I wrote this article following an interview with Li Edelkoort, one of the world’s leading trend futurists. The interview was conducted over a garden breakfast during the Milan Furniture Fair 2014, was commissioned by Kobe Johns (now of JP Finsbury) and was first published in the DesignEX catalogue 2014.
“My job is to anticipate what will be coming.” Lidewij Edelkoort, or Li for short, is one of the best known and most respected trend forecasters in the world. The list of brands she has worked with reads like a who’s who, including Coca-Cola, Lacoste, Disney, Siemens, GAP, L’Oreal. She regularly releases trend books that are sold to top brands all over the world, she started a number of magazines, including Bloom, which presents fashion, design, perfume and more inspired by horticulture. She directed the Design Academy Eindhoven from 1998 to 2008 and established a new design school in Poland in 2011 that merges design with humanities subjects like psychology or anthropology called the School of Form. Read more →
US artist Evan Yee has created an exhibition and installation at the offices of the Fueled Collective in New York that explores technology, future and past, and humanity’s relationship to it through a series of humorous objects, including an iPhossil, which posits a distant future where an iPhone is an archeological find.
The Fueled Collective is a co-working space for start-ups that opened in New York’s trendy So-Ho in 2013, started by Rameet Chawla and Ryan Matzner of mobile development company Fueled.
A desolate landscape with a long stretch of road. Two cold war era cars pull up and a man gets out of each car. Both men wear the cliched clothes of a cold war era spy. Solemnly, they exchange a suitcase and files before sobbing, getting back in the car and driving away, all filmed with a slow, meditative quality. This is the scenario in London artist Noam Toran’s video work “If We Never Meet Again” which features what the artist calls an “exchange of things by men”. The work explores design as an event and is one of a number of works exploring the limits of design in “Experimental Practice: Provocations In and Out of Design”.
Curated by UNSW’s Katherine Moline (my Masters supervisor), and RMIT’s Brad Haylock and Laurene Vaughan, the exhibition just finished its run at the RMIT Design Hub in Melbourne as part of the 2015 Melbourne International Design Festival and explores what Katherine refers to as “design gone feral”. Rather than showing design as a finished object divorced from its process, the exhibition seeks out work that is in progress,explores works that push the boundaries of design and art, showing process, design thinking and other experimental modes. By doing so, Katherine seeks to: “shift perceptions that works of art and design ‘arrive’ from nowhere both conceptually and materially as fully formed” and in the process provides a series of works that are about change. Read more →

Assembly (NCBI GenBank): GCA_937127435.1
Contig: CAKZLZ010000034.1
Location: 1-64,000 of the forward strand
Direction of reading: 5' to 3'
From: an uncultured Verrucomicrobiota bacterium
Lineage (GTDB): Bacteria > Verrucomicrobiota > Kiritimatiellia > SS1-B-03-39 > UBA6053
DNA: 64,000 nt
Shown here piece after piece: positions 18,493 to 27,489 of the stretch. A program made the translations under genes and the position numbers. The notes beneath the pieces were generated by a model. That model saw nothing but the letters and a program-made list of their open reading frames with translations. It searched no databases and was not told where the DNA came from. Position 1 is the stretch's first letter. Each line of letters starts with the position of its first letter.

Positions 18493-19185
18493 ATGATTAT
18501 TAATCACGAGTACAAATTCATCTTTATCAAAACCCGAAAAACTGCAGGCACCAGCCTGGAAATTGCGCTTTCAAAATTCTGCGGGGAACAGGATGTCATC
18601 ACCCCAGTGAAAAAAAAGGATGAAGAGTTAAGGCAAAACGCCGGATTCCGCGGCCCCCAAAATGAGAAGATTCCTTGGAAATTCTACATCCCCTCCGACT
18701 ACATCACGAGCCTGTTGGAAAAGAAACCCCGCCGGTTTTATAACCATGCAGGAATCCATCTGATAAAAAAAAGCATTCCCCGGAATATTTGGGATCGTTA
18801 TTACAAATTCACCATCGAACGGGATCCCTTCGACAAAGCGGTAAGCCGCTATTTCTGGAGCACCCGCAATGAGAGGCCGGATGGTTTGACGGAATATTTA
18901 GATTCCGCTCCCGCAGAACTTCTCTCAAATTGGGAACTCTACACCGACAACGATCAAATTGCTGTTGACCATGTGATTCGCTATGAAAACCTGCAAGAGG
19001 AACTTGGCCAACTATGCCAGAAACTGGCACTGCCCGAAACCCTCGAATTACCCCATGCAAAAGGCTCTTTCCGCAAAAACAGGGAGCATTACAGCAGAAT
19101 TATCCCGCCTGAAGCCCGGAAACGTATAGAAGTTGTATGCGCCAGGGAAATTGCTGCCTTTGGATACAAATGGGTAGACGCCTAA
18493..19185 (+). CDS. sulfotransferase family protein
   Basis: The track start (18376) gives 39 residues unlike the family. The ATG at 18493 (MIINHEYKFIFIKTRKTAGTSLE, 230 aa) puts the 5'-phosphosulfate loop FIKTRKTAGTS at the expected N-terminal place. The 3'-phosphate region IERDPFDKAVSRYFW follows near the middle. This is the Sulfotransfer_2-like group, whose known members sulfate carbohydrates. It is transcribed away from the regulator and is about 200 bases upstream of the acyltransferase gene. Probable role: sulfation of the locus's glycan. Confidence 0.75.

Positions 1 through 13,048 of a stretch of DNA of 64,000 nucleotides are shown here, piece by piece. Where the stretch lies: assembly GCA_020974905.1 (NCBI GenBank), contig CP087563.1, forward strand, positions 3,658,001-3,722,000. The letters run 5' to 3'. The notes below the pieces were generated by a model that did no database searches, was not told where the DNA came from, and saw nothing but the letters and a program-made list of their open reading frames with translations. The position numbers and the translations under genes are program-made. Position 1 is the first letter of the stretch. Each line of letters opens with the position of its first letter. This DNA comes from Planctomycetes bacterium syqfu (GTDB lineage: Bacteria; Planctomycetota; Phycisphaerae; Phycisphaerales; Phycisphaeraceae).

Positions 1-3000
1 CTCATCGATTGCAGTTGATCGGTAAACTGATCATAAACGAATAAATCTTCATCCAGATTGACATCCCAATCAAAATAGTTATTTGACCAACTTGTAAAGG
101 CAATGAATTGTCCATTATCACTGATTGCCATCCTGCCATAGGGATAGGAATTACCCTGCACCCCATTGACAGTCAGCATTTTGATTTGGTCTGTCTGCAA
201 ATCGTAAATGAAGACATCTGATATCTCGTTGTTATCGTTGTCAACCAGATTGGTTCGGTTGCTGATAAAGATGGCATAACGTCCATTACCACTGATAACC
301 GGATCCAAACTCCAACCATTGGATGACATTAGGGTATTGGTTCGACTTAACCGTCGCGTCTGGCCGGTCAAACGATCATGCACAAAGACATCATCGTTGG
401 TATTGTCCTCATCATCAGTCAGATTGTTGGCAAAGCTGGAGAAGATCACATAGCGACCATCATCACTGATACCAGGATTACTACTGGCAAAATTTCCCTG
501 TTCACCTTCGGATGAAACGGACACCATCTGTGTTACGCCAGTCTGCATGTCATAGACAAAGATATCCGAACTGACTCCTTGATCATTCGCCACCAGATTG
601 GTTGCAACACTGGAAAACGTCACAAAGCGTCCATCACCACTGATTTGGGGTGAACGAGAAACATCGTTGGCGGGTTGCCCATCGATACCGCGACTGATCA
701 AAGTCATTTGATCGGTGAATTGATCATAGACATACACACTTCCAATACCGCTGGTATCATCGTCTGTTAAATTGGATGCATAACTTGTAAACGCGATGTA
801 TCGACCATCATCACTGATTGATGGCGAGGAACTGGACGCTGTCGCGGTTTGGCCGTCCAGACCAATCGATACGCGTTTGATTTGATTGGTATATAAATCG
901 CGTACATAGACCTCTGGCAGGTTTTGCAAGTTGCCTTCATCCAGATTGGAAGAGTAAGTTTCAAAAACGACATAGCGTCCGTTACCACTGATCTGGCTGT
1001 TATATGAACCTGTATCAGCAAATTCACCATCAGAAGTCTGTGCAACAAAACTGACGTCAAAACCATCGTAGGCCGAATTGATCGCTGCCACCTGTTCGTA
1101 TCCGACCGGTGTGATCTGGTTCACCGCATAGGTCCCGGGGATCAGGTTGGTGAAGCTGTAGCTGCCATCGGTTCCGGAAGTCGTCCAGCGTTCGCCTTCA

Some excellent news for those in the design and architecture community came from Melbourne’s National Gallery of Victoria (NGV) last week – the establishment of a Department of Contemporary Design and Architecture. Institutional support of design in Australia has been patchy at best over the years, with excellent initiatives such as the State of Design (also Victoria), scrapped, while ideas for a Museum of Design a la London have never gained the critical government or institutional support needed to get them off the ground.
Design and architecture inhabit an unusual space. In many ways, the showing of work in a gallery or museum (or even festival) setting is not required, especially when you consider the strength of the actual industries themselves – Cochlear bringing the latest design innovation to the world, global architecture firms like Woods Bagot competing on the world stage and firms from Europe and North America turning to Australia during dark economic times. Read more →
One of the most important events on the Australian design calendar, Melbourne Indesign (previously Saturday Indesign) featured some wonderful content, especially from the largest furniture suppliers, and especially by home-grown talent.
CULT featured two impressive launches. The first was Wrong for Hay, featuring a mini-market enticing visitors on the day to buy a piece of the action and hosting a visit by London-based designer and founder of the brand Sebastian Wrong. He spoke on Saturday morning about the origins and aims of the brand, continuing his fostering of emerging design talent as initiated when he was at Established & Sons. “People are buying work not because of the designer name but because it works for them,” he said. Read more →
Design exhibitions have always played second fiddle to art exhibitions. Perhaps this is because, in order to sell their work, the artist must exhibit it, whereas the designer can sell it via a manufacturer who makes and sells it for them.
However, the benefits of design exhibitions cannot be underestimated. Apart from online, an emerging designer may have no other way to show their work when first starting out.
For the second year in a row, Object Future gives emerging designers the opportunity to exhibit, this year at Allpress Studio in Melbourne. The co-curators of the show, emerging curator Suzannah Henty and emerging designer Dale Hardiman, have sought out some exceptional design from some great fresh talent this year. Read more →